San Francisco is the second most economically unequal metro area in the country, according to a study by the economist for real estate website Trulia, but the gap is widening faster here than anywhere else.
“Tensions over growing local inequality, therefore, are backed by the facts,” the study stated. “Nearly every major metro has seen the income gap between the rich and the poor grow since 1990, and the gap has widened faster in the last six years. The growth in inequality is more about the rich getting richer than the poor getting poorer, though both are happening. And where housing is less affordable, income inequality is more extreme.”
Fairfield County, Conn., tops the list of most unequal metros, followed by San Francisco, New York, Boston and Detroit.
The study looked at the household incomes of rich, median and poor people in the 100 largest metros from as early as 1990 to as late as 2012 using census data. San Francisco’s metro region included The City and Marin and San Mateo counties. “Rich” was defined as households in 90th percentile in terms of earnings. “Median” and “poor” were the 50th and 10th percentiles, respectively.
By looking at the divergence in income, Trulia ascertained the size of the income gap.
Such inequality has raised tensions between the affluent and everyone else, and locally the divide has even erupted into protests.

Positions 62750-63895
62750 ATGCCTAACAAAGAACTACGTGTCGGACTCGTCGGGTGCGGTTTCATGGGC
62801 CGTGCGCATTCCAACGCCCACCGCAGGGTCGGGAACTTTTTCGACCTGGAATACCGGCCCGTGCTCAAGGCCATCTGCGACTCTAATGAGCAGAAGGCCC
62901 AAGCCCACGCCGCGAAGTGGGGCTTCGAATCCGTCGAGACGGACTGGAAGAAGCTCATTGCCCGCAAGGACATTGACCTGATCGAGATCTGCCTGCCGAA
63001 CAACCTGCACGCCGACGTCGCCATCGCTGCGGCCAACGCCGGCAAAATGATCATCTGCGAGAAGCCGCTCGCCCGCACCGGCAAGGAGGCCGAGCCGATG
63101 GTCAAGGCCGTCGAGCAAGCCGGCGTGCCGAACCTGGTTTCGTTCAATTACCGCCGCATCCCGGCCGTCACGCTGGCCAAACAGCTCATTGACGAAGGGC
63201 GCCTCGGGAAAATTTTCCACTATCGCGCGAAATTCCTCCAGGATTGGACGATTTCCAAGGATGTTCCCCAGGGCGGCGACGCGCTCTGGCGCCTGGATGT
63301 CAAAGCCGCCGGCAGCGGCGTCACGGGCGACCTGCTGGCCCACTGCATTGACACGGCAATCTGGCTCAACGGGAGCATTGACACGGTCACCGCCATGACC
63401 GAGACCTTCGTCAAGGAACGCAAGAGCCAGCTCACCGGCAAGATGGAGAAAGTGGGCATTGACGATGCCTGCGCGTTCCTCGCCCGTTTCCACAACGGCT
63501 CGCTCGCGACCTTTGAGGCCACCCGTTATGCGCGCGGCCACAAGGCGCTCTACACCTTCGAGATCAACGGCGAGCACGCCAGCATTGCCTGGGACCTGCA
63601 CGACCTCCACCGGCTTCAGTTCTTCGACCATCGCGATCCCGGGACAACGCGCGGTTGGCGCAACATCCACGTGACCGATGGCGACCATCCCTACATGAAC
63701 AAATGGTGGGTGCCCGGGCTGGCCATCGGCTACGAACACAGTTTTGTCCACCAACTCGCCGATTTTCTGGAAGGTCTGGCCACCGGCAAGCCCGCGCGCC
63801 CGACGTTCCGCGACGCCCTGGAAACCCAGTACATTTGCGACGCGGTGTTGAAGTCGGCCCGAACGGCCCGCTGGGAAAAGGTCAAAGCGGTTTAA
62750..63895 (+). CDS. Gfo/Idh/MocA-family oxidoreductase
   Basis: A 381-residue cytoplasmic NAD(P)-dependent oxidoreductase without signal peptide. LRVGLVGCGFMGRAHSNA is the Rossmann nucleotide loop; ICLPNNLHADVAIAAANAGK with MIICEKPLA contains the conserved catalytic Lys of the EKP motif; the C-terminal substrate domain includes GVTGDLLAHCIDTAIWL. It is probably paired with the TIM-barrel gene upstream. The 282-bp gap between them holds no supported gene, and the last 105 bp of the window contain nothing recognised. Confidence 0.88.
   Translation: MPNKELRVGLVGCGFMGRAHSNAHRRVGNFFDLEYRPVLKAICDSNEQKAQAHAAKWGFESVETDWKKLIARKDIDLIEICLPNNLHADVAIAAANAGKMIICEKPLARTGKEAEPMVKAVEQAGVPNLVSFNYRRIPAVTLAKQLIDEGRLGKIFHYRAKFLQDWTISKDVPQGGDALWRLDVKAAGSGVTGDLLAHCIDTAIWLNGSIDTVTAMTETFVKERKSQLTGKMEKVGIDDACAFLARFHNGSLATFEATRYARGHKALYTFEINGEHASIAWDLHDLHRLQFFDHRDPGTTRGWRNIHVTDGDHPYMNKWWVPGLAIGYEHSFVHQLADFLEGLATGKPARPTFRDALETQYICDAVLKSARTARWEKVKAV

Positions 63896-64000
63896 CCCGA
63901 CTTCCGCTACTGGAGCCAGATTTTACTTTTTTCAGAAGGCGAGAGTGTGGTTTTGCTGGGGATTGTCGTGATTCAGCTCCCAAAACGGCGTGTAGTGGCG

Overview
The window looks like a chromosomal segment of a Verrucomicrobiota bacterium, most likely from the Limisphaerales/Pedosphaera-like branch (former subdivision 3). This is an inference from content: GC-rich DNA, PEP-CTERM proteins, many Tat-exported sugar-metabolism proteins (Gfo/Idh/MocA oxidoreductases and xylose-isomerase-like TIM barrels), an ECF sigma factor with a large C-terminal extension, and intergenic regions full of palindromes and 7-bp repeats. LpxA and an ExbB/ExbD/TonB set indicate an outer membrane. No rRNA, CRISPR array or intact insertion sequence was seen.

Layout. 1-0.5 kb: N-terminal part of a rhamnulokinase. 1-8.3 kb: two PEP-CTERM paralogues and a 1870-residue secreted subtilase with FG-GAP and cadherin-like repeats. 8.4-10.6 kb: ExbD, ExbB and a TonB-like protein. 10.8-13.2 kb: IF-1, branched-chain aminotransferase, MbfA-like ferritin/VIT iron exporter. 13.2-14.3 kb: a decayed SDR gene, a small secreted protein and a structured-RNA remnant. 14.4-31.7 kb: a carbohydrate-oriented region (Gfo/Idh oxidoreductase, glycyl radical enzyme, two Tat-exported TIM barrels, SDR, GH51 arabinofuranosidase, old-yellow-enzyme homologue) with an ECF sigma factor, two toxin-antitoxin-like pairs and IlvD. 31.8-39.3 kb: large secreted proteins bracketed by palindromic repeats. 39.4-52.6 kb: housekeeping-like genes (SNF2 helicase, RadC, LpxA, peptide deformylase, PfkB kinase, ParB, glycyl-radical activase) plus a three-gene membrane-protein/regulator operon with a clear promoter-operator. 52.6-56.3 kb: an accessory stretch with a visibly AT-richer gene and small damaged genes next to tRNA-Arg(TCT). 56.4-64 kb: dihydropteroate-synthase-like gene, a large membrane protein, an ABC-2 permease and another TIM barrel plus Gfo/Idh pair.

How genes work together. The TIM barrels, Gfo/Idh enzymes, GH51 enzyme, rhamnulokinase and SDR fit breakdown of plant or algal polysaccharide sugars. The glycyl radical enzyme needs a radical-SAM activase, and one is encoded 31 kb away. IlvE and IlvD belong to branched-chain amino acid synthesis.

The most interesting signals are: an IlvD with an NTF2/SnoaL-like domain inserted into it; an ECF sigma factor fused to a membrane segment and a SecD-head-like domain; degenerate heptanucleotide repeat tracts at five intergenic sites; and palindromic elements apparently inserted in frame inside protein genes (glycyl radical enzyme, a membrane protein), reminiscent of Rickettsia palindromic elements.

At least some of the rich and powerful have taken note.
At the urging of Mayor Ed Lee and others, Google and Salesforce.com have dipped into their profits for local handouts. But venture capitalists like Tom Perkins have fueled the flames of outrage by arguing that it’s the rich who are facing a class war.
Inequality was not the same in all regions across the U.S. The most unequal metros tend to be places were housing costs have spiked and growth is slower than in other regions.
There were outliers, however. Detroit was in the top five even though it has an inexpensive housing market. San Francisco, whose housing is among the country’s most expensive, has a robust economy.
Still, the major factor in inequality was housing costs. The report said those costs push out the poor as the more affluent bid for pricey homes.
The least unequal metro areas included several small cities in Florida. But cities like Salt Lake City and Raleigh, N.C., were notable in their relative income equality.